Is pre-kindergarten just a place to leave your child while you’re at work or are there actual academic and developmental benefits to starting your child’s formal education the year before he starts kindergarten?
As the research piles up, it’s becoming clear that an academic jump-start at 4 years-old can launch children down the path to success in kindergarten and the years beyond.
What the Research Says
Over 10 years ago, the Pew Charitable Trusts concluded, “Based on what we now know about children’s brain development during these crucial years, pre-K has become just as necessary as kindergarten or first grade.”
According to the report, children who attend a high-quality pre-K program:
- Are less likely to be held back a grade.
- Are less likely to need special education.
- Are more likely to graduate from high school.
- Will earn more as adults.
Steven Barnett, Ph.D., director of the National Institute for Early Education Research at Rutgers University, told Parents magazine, “Children who attend high-quality preschool enter kindergarten with better pre-reading skills, richer vocabularies, and stronger basic math skills than those who do not.”
In a 2013 report, Barnett summarized a statistical analysis of pre-K studies stretching back to 1960. Pre-K programs, he writes, “almost without exception, are found to improve academic readiness for school, sometimes quite a lot.” And, Barnett says, the effects appear to last well beyond kindergarten. Programs with small groups and “intentional teaching” are particularly effective, he writes.
Why is pre-K so good at preparing young children for kindergarten? It has a lot to do with their brains.
In the first five years of life, a child’s brain undergoes rapid growth (“characterized by its ‘blossoming’ nature,” as two neuroscientists write). The brain can reach up to 90 percent of its adult size before age 5, according to at least one Harvard researcher. This makes age 4 prime time for learning.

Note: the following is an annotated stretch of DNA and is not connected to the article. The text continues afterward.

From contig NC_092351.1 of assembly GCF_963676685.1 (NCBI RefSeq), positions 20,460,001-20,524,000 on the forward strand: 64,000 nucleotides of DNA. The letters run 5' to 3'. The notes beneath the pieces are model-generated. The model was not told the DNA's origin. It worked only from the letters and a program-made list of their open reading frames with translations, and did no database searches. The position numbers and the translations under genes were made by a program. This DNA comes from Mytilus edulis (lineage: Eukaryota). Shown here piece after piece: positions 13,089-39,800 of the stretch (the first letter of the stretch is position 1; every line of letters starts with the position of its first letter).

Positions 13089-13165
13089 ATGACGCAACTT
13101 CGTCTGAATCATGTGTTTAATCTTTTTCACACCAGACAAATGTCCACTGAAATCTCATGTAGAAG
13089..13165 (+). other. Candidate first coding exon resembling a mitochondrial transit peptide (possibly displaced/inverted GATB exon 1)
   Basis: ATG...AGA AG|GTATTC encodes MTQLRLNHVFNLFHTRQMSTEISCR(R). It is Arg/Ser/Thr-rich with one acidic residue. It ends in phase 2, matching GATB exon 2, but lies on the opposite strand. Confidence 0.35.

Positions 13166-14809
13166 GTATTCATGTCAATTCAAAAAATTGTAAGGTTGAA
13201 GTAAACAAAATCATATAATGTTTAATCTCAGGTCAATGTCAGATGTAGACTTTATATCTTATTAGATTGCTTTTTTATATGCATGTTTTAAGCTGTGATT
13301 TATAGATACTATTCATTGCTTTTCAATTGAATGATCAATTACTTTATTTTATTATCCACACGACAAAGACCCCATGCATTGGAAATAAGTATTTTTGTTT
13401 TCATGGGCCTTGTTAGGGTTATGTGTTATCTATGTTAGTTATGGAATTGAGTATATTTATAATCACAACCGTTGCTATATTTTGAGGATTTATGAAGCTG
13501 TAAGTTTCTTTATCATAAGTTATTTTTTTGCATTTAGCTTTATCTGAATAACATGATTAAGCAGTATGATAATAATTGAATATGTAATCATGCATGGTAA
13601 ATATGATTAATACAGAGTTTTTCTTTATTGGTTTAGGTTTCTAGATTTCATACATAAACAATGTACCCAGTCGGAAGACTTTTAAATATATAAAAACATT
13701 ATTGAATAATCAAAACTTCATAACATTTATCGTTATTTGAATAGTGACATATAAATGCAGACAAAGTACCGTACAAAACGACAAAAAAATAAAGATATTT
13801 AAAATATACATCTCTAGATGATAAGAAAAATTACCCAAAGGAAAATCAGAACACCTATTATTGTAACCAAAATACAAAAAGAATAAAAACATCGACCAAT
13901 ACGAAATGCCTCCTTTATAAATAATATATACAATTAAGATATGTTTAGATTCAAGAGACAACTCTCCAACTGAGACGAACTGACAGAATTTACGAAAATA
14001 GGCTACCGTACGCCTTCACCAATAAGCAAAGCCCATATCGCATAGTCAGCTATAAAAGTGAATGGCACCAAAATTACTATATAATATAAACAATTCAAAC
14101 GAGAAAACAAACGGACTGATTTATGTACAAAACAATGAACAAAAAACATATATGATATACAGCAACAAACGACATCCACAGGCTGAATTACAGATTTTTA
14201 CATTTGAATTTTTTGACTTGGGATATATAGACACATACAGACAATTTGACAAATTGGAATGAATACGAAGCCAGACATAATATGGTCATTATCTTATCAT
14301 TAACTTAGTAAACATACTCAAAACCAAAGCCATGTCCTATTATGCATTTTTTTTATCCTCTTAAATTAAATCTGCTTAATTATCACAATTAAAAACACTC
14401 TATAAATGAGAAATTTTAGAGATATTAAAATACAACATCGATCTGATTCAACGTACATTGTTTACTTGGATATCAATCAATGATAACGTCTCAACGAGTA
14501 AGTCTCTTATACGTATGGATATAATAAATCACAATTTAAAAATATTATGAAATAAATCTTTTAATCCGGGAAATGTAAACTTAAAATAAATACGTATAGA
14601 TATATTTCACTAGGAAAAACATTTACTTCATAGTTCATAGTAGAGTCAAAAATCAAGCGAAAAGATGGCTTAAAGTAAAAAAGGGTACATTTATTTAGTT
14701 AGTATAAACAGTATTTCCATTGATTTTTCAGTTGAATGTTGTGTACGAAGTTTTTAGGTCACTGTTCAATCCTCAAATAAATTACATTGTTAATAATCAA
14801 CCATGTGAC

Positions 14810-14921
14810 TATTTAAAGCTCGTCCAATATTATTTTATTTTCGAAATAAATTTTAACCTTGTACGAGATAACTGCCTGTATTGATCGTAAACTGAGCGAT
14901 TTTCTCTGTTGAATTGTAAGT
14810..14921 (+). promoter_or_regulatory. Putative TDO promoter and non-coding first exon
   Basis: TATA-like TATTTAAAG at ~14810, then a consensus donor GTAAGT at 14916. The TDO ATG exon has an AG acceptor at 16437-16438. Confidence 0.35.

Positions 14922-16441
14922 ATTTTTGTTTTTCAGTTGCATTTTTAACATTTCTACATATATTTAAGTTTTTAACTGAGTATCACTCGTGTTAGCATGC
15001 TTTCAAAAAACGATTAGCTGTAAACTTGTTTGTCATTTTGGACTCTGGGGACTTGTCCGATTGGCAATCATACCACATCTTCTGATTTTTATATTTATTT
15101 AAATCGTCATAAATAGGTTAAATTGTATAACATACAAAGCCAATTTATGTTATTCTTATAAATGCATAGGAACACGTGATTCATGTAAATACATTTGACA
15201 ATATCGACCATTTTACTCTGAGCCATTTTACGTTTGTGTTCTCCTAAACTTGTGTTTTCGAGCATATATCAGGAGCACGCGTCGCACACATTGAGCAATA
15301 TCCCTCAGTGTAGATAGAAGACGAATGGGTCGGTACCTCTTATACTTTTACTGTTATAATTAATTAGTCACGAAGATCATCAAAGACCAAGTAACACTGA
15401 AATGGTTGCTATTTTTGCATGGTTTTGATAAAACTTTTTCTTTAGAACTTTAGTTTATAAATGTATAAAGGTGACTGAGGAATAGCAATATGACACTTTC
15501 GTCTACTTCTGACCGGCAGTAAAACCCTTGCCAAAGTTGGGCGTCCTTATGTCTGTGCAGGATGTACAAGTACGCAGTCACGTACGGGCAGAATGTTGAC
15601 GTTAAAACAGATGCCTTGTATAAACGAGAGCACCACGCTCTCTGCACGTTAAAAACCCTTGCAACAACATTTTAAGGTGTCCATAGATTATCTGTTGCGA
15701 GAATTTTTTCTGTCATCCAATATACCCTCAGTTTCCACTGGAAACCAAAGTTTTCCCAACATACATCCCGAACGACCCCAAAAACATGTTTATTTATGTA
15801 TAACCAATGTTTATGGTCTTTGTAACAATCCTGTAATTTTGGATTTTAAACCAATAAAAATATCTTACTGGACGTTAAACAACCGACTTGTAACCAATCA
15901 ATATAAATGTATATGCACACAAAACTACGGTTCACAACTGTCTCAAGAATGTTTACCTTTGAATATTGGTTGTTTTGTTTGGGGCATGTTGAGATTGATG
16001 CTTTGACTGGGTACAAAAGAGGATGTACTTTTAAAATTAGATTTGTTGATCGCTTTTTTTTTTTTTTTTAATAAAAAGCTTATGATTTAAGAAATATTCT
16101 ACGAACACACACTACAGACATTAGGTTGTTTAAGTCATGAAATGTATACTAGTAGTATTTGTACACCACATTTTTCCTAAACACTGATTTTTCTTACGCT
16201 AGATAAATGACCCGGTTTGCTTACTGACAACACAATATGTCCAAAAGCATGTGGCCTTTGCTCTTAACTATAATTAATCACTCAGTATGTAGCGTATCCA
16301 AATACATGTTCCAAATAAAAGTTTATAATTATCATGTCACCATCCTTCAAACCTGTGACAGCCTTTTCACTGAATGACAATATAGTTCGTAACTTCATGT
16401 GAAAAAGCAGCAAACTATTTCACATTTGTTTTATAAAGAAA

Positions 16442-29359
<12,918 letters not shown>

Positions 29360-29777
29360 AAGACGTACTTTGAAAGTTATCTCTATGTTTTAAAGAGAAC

What Teachers Say
The research clearly shows pre-K can make a big difference preparing a child for the academic and social challenges of kindergarten. But do the real experiences of teachers back that up?
If the observations of the kindergarten teachers at The Fessenden School are accurate, yes.
“The feedback we have gotten from the kindergarten teachers here at Fessenden is that the boys who are coming from our high-quality pre-K program have already developed strong math and language skills for their age,” says pre-K teacher Keisha Jones. “Plus, they just have that head start and the confidence to navigate kindergarten.”
Fessenden kindergarten teacher Greta Sanborn reflected on how a high-quality pre-K program prepared boys for her class. A good pre-K, Greta says, lays the groundwork for kindergarten by:
- Teaching children to be comfortable with transitions. “Students who’ve been through a strong pre-K program can more easily separate from a parent and start their day in a much more positive light because they’ve done it before,” she says.
- Strengthening their academic foundation. When children enter kindergarten already able to connect letters to sounds and recognize numbers, they spend less time catching up and more time learning new material, Greta points out.
- Familiarizing children with the structure of school. Simple things like how to sit quietly, how to behave in a line, or how to listen while a teacher is talking may be foreign to children who didn’t attend a high-quality pre-K program, Greta says. To pre-K graduates, these expectations are just part of the routine.
What do you think? Does pre-K matter?
Do you think a high-quality pre-kindergarten education helps prepare children for success in kindergarten and beyond? Why or why not? Share your opinions in the comments section below.
If you’re convinced, and you’re ready to find a good pre-K program in your area, get help with your search with your free copy of the Pre-K & Kindergarten Private School Visit Checklist.